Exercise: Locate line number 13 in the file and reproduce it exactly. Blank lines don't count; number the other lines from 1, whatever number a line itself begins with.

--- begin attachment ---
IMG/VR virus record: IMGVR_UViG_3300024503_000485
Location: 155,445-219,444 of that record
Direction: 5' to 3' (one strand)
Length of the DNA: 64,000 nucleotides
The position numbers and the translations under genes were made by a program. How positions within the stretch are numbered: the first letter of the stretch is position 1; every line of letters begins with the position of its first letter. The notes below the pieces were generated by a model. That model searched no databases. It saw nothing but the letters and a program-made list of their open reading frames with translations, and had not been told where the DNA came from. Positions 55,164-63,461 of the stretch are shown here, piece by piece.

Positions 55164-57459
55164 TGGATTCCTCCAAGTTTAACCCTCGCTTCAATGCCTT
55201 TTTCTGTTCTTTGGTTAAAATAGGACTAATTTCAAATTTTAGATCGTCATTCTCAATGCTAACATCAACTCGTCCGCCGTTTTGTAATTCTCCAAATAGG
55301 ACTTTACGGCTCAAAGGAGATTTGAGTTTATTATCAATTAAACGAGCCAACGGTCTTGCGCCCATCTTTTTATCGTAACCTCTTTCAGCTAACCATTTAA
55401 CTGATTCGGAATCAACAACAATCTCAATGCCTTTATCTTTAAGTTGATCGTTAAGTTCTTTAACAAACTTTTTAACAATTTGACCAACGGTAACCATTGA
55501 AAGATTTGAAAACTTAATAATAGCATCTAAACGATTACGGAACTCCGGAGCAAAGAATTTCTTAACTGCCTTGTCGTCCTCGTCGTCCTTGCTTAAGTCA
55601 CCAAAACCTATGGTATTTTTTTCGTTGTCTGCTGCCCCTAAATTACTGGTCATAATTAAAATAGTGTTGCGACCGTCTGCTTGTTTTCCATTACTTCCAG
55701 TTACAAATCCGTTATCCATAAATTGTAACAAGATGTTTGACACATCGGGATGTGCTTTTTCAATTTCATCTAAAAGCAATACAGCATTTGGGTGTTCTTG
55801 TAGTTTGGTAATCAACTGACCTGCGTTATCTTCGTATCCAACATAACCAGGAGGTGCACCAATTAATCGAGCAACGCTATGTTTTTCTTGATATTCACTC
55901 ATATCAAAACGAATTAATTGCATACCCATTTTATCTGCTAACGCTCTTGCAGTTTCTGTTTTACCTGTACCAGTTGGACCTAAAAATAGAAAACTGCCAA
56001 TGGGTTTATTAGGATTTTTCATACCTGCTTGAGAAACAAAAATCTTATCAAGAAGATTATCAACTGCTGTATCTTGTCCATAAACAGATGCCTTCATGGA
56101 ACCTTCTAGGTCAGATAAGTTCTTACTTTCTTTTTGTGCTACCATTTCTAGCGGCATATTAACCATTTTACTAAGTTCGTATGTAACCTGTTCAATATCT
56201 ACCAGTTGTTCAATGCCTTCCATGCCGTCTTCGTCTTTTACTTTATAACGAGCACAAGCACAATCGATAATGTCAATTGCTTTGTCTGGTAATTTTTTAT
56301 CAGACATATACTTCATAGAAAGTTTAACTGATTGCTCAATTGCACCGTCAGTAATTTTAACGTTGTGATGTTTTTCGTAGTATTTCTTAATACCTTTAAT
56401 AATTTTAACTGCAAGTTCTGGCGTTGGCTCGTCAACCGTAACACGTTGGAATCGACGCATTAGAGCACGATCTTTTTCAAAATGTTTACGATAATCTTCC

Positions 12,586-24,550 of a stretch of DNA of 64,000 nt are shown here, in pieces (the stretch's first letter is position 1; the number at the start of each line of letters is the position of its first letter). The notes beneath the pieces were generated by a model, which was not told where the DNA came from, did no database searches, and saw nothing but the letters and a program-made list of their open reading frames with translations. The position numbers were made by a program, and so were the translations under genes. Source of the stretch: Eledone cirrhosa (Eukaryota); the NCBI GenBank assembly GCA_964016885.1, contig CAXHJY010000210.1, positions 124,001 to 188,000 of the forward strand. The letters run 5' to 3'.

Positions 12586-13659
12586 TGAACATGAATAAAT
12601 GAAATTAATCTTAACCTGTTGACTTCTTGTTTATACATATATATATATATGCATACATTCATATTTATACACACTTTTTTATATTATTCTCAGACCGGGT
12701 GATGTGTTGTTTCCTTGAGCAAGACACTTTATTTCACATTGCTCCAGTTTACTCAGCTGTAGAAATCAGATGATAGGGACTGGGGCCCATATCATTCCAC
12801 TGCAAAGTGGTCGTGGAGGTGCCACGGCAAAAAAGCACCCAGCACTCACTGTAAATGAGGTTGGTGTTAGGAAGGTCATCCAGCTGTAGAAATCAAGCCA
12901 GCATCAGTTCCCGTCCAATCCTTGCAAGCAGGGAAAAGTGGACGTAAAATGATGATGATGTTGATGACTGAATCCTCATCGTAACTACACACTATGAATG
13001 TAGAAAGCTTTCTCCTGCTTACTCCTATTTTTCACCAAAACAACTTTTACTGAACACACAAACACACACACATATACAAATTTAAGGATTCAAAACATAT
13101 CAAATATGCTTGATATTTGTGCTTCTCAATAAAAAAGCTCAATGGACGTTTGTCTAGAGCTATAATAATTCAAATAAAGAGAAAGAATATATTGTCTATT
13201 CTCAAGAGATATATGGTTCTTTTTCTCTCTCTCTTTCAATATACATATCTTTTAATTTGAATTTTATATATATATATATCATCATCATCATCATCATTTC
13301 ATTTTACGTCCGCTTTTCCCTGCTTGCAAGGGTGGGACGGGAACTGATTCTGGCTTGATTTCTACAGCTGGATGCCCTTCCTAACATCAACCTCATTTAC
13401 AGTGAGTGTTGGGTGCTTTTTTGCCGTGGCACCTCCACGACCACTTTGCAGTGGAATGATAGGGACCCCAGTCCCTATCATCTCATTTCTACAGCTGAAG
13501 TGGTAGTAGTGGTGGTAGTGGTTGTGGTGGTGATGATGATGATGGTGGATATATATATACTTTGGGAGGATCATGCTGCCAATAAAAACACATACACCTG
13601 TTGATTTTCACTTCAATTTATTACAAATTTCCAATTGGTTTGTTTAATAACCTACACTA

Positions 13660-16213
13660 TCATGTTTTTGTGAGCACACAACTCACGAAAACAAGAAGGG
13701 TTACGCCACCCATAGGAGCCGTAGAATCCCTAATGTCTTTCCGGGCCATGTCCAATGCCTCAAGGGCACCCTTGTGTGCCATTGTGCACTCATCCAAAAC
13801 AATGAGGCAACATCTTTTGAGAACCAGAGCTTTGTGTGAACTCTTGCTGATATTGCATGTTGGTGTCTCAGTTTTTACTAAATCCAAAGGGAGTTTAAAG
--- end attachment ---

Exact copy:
55701 TTACAAATCCGTTATCCATAAATTGTAACAAGATGTTTGACACATCGGGATGTGCTTTTTCAATTTCATCTAAAAGCAATACAGCATTTGGGTGTTCTTG